Wins like the one Manchester City enjoyed over Bayern Munich earlier this week are incredibly rare. Bayern are widely seen as the finest club side in the world, were unbeaten in 10 Champions League fixtures going to the game, and hadn't suffered a Bundesliga defeat in 40 matches.
Manuel Pellegrini outfoxed Pep Guardiola tactically, and his second-string side were the better side in the second half and thoroughly deserved their win.
With City set to play their most important Premier League match of the season at home to Arsenal this weekend, it was a timely result and performance. City must take the positives from that match into a game which could see them reduce Arsenal's lead at the top of the table to just three points, the exact target Pellegrini set a fortnight ago (via TalkSport).
It would be a significant moment in the title race. Thus far, Arsenal have been allowed to stride away relatively unchallenged, while City's inability to win with any regularity away from home has blighted their campaign. The North London side are the only team to hit anything like decent form, and as a result they have led the way for the vast majority of the season.
Consistency and belief will be the key to City proving their quality. They have in their ranks the best squad of players in the league, but their inability to transpose their home form to matches on the road has held them back.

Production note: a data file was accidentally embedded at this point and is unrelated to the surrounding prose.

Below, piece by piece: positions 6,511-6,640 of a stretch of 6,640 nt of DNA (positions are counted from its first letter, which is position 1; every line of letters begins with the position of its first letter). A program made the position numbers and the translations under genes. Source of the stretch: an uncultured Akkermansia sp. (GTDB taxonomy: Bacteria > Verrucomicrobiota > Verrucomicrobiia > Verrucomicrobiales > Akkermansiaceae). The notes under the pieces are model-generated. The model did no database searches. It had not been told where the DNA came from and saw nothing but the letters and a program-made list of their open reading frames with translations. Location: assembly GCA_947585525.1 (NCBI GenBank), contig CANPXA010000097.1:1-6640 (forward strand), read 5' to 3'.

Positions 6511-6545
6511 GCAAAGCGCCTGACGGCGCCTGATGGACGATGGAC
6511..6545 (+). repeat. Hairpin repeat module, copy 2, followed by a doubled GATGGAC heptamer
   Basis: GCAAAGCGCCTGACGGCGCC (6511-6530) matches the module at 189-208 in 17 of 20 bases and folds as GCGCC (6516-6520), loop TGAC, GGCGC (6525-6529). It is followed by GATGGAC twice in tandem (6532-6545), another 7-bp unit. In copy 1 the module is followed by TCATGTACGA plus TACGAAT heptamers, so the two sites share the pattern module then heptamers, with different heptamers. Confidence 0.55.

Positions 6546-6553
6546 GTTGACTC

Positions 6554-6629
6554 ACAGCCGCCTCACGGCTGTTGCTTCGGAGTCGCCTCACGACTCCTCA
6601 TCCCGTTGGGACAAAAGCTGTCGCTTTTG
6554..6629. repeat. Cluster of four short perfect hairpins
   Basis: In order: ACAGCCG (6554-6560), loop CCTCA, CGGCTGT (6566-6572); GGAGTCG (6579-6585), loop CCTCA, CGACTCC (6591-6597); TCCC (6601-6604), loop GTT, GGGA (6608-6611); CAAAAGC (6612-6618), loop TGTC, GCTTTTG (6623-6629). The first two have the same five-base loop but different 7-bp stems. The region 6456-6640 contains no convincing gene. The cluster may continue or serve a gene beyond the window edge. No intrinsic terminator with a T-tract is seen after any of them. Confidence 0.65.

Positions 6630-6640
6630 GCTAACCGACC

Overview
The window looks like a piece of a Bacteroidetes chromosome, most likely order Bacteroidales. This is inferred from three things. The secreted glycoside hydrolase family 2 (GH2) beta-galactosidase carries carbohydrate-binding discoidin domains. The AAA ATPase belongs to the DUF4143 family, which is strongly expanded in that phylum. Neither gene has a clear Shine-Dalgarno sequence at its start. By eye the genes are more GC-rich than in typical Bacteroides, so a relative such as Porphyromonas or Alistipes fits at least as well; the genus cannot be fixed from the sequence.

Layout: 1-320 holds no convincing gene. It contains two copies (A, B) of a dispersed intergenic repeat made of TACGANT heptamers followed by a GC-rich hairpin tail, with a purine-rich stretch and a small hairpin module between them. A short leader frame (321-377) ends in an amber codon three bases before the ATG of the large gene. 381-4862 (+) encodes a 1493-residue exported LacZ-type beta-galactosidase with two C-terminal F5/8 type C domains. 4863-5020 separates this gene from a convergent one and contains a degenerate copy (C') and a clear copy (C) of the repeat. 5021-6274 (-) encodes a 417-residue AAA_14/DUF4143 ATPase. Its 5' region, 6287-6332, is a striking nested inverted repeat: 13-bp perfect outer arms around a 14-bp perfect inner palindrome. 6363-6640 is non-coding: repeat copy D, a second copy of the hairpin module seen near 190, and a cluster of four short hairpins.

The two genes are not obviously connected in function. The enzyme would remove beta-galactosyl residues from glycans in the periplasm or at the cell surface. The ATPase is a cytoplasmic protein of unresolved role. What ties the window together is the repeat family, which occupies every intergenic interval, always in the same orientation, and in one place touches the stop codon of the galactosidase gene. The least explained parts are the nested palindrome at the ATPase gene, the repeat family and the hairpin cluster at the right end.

But if you can win in the Allianz, you can win pretty much anywhere.
And then there's the knockout phase of the Champions League. The stage of the competition where only Europe's elite clubs remain and the stakes are higher. Manchester City's second-place finish means they will play either Real Madrid, Barcelona, Borussia Dortmund, Atletico Madrid or Paris Saint-Germain in the last-16—a daunting task by anyone's reckoning.
But City's win over Bayern must surely give them belief that they can compete with the very best. It was their first big away win in the competition in their three campaigns so far, and they demonstrated character and tactical flexibility. To come from 2-0 down inside 15 minutes was excellent, and the switch from 4-2-2-2 to 4-2-3-1 showed they have players who can adapt to different scenarios—an absolute necessity in European competition.
One win does not define a season, but this one could be used as a catalyst for more focus and belief. City need consistency in the Premier League and a realisation that they can compete with the best in Europe. Tuesday night's result could go a long way in securing both.
Rob Pollard is Bleacher Report's lead Manchester City correspondent and will be following the club from a Manchester base throughout the 2013-14 season. Follow him on Twitter here @TypicalCity.